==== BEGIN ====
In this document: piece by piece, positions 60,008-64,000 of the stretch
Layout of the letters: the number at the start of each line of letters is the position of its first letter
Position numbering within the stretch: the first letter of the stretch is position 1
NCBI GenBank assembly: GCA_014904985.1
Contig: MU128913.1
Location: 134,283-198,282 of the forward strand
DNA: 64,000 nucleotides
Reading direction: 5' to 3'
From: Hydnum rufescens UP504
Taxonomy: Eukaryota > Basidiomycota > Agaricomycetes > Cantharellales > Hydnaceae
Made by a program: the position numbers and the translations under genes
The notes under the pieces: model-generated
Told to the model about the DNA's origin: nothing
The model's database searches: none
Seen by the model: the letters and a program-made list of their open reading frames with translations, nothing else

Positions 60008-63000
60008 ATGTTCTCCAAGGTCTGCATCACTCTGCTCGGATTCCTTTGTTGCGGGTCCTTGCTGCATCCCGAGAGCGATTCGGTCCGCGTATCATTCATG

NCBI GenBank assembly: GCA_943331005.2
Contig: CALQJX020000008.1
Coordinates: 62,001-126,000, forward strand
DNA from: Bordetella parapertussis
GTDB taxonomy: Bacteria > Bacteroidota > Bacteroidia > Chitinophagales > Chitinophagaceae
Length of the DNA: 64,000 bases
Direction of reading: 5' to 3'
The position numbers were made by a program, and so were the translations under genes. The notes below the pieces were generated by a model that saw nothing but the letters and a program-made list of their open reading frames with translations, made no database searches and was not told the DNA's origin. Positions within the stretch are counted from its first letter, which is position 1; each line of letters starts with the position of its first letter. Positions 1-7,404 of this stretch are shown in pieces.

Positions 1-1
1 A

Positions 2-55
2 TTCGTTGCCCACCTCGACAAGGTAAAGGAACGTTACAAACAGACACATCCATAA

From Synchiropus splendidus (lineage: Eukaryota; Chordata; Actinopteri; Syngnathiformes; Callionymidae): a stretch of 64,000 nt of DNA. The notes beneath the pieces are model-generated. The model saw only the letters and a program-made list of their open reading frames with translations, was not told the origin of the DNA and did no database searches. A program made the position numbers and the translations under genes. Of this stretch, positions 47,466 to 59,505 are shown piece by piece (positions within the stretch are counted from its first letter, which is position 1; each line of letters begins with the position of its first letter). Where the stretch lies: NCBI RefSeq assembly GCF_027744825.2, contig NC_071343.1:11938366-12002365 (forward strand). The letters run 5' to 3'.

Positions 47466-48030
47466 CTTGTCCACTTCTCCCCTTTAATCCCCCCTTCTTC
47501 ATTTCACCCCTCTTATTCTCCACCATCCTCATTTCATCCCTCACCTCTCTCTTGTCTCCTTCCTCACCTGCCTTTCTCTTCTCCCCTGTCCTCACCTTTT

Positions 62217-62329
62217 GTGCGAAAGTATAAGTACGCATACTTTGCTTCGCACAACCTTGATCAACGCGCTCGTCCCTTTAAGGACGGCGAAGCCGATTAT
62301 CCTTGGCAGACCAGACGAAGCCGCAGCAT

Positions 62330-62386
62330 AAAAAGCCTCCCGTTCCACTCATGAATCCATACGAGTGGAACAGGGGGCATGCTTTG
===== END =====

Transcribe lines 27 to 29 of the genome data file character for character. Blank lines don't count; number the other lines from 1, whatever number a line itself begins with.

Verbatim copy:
1 A

Positions 2-55
2 TTCGTTGCCCACCTCGACAAGGTAAAGGAACGTTACAAACAGACACATCCATAA